Nutrition / Food

6 Ways to Stick to Your Diet While Traveling

Here’s how you can make smart food choices without depriving yourself.

There’s nothing like a great vacation or successful business trip—except when you return home feeling sluggish and bloated from overeating. Choosing healthy foods on-the-go doesn’t have to be impossible, though. With a little preparation, you can plan for delicious, nutrient-rich options that help you stay on track with your fitness goals. Our experts share six ways to stick to your diet while traveling, so that you can enjoy any trip without worrying about packing on extra pounds.

Pack your own snacks or healthy favorites.

“If you’re able to pack snacks, do so,” says Becky Kerkenbush, a clinical dietitian with over 15 years of experience. “Being prepared with an array of healthy snacks keeps temptation at bay. Try string cheese, unsalted almonds, fresh fruit and vegetables, individual containers of hummus, yogurt, and cottage cheese, skim milk, hard-boiled eggs, sandwiches, water, whole grain crackers, or granola bars.”

Public Health and Nutrition Expert Dr. Dani Torchia recommends anything with plenty of protein, fiber, B vitamins, and mono- and polyunsaturated fats, instead of junk food or high-sugar items. To avoid hitting up the vending machine or making a poor food choice, try to keep snacks with you at all times, says Dr. Alex Robles of New York Presbyterian Hospital. Examples of these snacks include mixed nuts, homemade protein bars, natural nut butter, and rice cakes. And, if you’re flying, be sure to skip salty, greasy, and overpriced airport food, adds Chelsea Gloeckner, RD.

Bring your meals with you, if you can.

“Here’s my secret: I purchased a car cooler that plugs into the power source in my car,” shares Stephanie Lincoln, personal trainer and eating psychology expert. “I meal prep and bring lunch, dinner, snacks, and drinks for each day of a trip. So all I have to do is open up the cooler and grab my food. For flights, I bring a lunch box that has the insulation that you can freeze, and pack small containers of salad with protein, salad dressing, boiled eggs, carrot sticks, hummus, etc. Anything else goes in my carry-on: nuts, beef jerky, apples, individual packets of nut butter, individual cans of tuna or chicken salad, protein shakes, and a blender bottle.”

Keep in mind, though, that there might be some restrictions on fresh produce you can travel with while flying to certain international destinations. Always check with your airline to confirm what you food items you can and cannot bring in your check-in and carry-on bags.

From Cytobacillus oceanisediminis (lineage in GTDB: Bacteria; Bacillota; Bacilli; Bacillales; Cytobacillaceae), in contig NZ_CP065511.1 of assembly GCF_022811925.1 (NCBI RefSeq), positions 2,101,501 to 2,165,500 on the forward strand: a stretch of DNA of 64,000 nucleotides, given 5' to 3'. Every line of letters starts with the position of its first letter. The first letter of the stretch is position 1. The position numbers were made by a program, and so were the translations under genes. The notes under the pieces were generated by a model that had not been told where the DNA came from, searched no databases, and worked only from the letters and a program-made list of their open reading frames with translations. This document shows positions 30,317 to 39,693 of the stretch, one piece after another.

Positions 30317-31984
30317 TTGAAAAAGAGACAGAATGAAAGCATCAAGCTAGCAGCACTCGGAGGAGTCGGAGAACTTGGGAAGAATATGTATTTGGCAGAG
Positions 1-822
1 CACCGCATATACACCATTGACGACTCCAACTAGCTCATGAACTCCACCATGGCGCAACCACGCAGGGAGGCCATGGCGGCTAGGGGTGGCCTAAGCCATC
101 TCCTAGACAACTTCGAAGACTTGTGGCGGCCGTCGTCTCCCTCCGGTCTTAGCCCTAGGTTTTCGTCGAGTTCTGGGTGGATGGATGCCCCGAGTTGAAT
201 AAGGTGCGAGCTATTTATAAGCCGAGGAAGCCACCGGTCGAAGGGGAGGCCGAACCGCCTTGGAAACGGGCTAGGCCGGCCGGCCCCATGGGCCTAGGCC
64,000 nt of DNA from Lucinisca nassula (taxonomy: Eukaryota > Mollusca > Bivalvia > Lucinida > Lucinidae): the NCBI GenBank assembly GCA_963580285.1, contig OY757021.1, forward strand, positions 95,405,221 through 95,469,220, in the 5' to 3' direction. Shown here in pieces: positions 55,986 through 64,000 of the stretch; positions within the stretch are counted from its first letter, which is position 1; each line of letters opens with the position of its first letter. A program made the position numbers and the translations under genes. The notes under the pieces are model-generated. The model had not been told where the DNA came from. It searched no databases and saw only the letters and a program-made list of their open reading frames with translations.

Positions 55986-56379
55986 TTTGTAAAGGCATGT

Plan to cook, try local foods, or research restaurants in advance.

“Since travel often leads to an increase in eating out, the best way to stay on track with a healthy diet is to make a plan in advance,” say Registered Dietitian Erin Palinski-Wade. “Plan out when you will eat so [that] you can determine where you will be eating and what foods will be available to you. This can cut down on impulsive food decisions, which can often lead to poorer choices. Having a plan for meals can also ensure [that] you don’t wait too long in between meals to eat, which can lead to excessive hunger and cravings.”

If you’re not sure where to eat for your diet while traveling, use apps like Yelp or HappyCow to find local restaurants and eateries. Once you land at your destination, use these smart strategies from Kerkenbush and Dr. Torchia to avoid extra calories.

Shop at a local grocery store.

Look for a local grocery store or market that sells fresh produce, versus relying on chain restaurants familiar from home. “Before we book a hotel or an Airbnb, my wife and I always check to see if there is a supermarket nearby,” says Dr. Robles. “If not, we look for another place. Everywhere we go, we buy enough food so that we can prepare a nice, healthy breakfast every single day. We usually buy eggs, spinach, peppers, onions, and avocados to prepare omelettes, and then eat lunch and dinner out. Alternatively, we buy a lot of fruits and vegetables and make homemade smoothies for breakfast.”